Chris Wilson’s view seems pragmatic and avoids any depth-psychology to address these anomalies. He sees Shipman’s choice of victim – almost all elderly women – as being purely opportunistic. He killed wherever it was easiest and the risk of detection was least. Why did Shipman kill? Because he was a psychopath, and that is what psychopaths do. What about the devoted and caring doctor? Well, that was a long and sinister charade, a false-self he presented to the world to conceal his real-self – the murderous psychopath. And why was he undetected for so long? Because the medical profession was hierarchically rigid and blind, complacent and indefeasible. And because the rest of society thinks old people are going to die anyway – it can happen at any time – so we don’t bother to really look out for them … we didn’t care enough to see.

This is the Shipman Files’ understanding of this painful tale of brutal paradoxes.

Just a psychopath?

But labelling Shipman as a ‘psychopath’ gives us merely a tautological so vacuous designation, but not a human explanation. [ie Why did he do what he did? Because he is a psychopath. How do we know he is a psychopath? Because he did what he did …]

Can we do better than this? Here is a start.

Wilson’s film mentions only briefly that Shipman’s mother died at home when Shipman was a teenager. Her illness was a long, gruelling and painful one from an invasive cancer. Shipman was his mother’s main comforter and carer as his father avoided those painful responsibilities. When the mother’s pain became extreme and unbearable, the family doctor would be called to inject his mother with the merciful relief of an opiate: there was no-one else to do this, Community Palliative Care Services did not then exist.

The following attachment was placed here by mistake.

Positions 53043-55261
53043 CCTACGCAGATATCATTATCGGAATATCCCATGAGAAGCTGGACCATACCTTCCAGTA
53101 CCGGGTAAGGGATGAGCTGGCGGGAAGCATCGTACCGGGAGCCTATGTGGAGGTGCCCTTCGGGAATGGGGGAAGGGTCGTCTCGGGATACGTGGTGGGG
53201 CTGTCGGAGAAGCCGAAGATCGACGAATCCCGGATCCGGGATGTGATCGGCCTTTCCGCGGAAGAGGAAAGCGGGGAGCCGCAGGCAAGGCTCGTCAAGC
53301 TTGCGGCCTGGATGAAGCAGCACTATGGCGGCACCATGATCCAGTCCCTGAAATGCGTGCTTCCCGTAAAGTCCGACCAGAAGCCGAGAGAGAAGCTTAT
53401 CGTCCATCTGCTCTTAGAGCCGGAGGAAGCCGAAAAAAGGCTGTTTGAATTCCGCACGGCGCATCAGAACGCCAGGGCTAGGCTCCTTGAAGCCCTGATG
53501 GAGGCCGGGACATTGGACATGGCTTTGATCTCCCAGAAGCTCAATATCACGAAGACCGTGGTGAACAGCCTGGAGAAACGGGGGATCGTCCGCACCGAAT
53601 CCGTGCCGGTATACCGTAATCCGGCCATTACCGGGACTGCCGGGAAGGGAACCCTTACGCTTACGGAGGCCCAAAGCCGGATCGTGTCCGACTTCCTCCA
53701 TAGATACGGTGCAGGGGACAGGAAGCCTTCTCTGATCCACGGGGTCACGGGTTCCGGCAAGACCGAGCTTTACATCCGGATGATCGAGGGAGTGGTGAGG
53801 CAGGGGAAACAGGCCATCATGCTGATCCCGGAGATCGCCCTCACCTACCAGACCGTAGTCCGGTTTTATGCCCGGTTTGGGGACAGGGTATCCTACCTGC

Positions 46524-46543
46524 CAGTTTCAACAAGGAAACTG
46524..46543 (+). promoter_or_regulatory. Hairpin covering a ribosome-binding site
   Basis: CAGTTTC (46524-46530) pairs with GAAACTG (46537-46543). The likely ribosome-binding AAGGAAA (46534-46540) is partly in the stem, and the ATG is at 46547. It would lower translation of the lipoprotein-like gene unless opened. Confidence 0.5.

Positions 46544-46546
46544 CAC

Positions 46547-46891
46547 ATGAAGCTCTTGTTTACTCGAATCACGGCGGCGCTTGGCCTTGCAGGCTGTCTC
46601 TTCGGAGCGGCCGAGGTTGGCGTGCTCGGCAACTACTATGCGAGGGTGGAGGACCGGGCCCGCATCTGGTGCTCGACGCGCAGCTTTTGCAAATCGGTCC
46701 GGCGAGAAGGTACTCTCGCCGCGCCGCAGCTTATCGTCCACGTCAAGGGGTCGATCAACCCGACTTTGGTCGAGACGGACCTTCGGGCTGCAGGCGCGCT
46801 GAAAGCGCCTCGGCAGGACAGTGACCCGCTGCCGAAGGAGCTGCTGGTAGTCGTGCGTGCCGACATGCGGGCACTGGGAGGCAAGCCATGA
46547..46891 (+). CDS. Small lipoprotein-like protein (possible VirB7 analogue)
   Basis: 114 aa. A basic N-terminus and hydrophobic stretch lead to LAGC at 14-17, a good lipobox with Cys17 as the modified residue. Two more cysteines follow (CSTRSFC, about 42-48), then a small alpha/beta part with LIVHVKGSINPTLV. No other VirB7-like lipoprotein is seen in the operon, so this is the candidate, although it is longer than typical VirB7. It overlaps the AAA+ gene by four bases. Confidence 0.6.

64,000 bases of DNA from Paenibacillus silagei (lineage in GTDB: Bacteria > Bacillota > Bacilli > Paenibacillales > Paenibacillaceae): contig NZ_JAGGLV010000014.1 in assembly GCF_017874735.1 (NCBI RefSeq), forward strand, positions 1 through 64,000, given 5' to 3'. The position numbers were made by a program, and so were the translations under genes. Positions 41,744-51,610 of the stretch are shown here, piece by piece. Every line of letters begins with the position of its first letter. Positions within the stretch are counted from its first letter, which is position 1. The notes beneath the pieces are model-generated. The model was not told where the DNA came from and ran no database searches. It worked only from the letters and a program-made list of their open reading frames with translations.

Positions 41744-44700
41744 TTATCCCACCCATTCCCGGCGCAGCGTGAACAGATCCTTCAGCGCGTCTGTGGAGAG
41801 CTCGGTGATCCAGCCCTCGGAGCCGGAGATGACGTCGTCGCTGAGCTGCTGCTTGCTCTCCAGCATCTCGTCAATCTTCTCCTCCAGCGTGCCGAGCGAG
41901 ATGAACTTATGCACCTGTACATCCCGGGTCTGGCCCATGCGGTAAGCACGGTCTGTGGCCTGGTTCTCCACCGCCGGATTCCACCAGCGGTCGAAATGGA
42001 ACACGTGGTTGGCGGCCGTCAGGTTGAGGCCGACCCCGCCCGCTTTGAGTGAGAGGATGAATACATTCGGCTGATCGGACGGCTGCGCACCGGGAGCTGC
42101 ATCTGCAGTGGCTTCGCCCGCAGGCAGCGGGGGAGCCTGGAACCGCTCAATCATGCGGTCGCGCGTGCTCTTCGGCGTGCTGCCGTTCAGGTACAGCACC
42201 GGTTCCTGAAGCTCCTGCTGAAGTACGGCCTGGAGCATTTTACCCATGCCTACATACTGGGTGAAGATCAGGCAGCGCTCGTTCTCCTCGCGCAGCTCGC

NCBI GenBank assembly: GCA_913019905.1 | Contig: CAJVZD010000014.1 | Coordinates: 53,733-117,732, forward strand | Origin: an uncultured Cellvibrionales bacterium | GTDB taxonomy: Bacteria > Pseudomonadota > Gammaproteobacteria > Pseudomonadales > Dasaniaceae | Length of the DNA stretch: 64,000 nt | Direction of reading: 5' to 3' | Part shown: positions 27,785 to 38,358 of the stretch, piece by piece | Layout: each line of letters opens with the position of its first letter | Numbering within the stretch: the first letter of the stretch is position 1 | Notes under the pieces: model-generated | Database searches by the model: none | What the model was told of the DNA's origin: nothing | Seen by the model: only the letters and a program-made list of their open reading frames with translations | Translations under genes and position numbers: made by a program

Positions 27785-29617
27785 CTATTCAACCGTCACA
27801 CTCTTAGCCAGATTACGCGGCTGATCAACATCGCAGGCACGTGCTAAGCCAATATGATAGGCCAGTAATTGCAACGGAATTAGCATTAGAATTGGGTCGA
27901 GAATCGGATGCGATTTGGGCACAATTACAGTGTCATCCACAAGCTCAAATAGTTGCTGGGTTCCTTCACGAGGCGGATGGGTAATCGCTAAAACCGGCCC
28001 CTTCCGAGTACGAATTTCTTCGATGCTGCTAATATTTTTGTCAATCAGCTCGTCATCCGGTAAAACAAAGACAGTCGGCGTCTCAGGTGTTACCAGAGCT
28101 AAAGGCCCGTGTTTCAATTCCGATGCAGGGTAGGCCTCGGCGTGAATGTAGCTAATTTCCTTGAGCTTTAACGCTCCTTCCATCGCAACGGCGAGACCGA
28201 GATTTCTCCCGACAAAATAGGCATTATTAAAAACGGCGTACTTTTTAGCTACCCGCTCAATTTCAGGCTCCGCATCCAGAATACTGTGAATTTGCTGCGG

By all accounts Shipman’s public-self was guarded, circumspect, touchily self-reliant, fiercely independent and tirelessly devoted to (his perception of) the needs of others. Whatever vulnerability and complex grief he struggled with remained private, secret, silent and invisible.

For years later, it seems, that Shipman was in the thrall of a compulsion akin to a deep and rare sexual perversion. Like those other perversions it can be plausibly understood as the mind’s way of trying to reexperience, encapsulate, master and refashion earlier crucial events that were either incomprehensible, intolerable or inassimilable. With most such perversions the victim-perpetrator can neither easily explain nor cease their (usually secret) behaviour. This kind of explanation seems to accurately fit Shipman. His victims were mostly older women with whom he had relationships of professionally-framed warmth, trust and affection; they possibly saw him as a kind of caring older son. Shipman ‘gave’ them (himself) the kind of death he wished he had been able to give his mother. When he did this it brought him intense, if transient, relief and peace. He could not find this respite anywhere else, so he needed to keep repeating his terrible symbolic undoing of the past. Only others could stop him, and for that he would have to be caught. This he disingenuously arranged. But he would never admit to it or talk about it. Never. He would rather die.

This he did, by self-hanging suicide, in prison.


This kind of account depends on imaginative psychology. It cannot be subject to true/false dichotomy tests of the earlier formal government inquiry or Wilson’s recent documentary. But such human/humane speculation may help us better perceive and understand the tragic burdens that we may carry within us if we cannot find more creative and healing ways to unload and express.

Such … speculation may help us better perceive and understand the tragic burdens that we may carry within us.

Yes, it is far quicker and easier to write off Shipman as a ‘murderer, liar and psychopath’ and not look at the often painful, tragic complexity of being human. But if we can steel ourselves for this troubling scrutiny we can see so much more, not just of others, but – possibly – even more of ourselves, too.

Of course, we must look out for the strangely and unexpectedly dangerous among us. But it may be equally important to look in, to see more clearly why such things can ever happen.


Featured photo by Bill Oxford on Unsplash